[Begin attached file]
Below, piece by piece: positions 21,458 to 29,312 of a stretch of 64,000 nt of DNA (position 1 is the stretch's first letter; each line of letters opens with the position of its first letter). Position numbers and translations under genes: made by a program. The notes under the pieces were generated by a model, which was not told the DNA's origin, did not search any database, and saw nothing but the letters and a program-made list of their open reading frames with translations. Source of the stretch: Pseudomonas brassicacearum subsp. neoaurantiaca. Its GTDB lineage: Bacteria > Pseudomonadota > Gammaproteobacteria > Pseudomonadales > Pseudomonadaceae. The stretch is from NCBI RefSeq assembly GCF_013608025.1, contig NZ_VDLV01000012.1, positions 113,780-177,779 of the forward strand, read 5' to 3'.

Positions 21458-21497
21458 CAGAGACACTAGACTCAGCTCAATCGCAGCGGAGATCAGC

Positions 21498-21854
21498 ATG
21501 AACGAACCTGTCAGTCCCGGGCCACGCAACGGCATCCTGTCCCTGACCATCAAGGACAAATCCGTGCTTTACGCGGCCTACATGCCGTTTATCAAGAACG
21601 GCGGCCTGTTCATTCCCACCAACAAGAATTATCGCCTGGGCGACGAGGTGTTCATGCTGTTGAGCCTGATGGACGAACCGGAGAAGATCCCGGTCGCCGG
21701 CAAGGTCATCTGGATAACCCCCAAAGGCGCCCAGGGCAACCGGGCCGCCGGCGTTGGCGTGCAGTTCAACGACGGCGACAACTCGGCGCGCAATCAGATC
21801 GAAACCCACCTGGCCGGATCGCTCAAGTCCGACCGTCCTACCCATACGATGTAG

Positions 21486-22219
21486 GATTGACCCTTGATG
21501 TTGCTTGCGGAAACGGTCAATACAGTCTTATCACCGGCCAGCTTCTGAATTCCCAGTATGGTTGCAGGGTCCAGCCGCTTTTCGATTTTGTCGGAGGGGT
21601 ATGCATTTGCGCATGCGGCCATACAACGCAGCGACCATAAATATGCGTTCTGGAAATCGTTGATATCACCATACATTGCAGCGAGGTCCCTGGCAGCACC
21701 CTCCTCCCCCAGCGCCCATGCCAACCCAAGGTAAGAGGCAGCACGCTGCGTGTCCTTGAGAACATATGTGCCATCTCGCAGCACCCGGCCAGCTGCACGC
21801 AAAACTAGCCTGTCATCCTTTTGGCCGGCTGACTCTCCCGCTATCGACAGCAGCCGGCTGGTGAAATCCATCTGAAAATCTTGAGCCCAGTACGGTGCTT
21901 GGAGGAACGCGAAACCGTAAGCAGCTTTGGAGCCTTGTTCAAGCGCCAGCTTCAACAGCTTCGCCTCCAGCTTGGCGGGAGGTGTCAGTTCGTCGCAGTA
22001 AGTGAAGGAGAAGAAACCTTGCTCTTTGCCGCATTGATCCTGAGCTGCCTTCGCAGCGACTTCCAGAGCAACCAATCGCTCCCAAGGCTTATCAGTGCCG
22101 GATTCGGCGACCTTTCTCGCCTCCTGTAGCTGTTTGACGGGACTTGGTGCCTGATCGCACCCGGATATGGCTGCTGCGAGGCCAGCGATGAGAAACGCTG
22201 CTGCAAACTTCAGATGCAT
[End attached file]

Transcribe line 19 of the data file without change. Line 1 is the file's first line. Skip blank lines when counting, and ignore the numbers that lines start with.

22201 CTGCAAACTTCAGATGCAT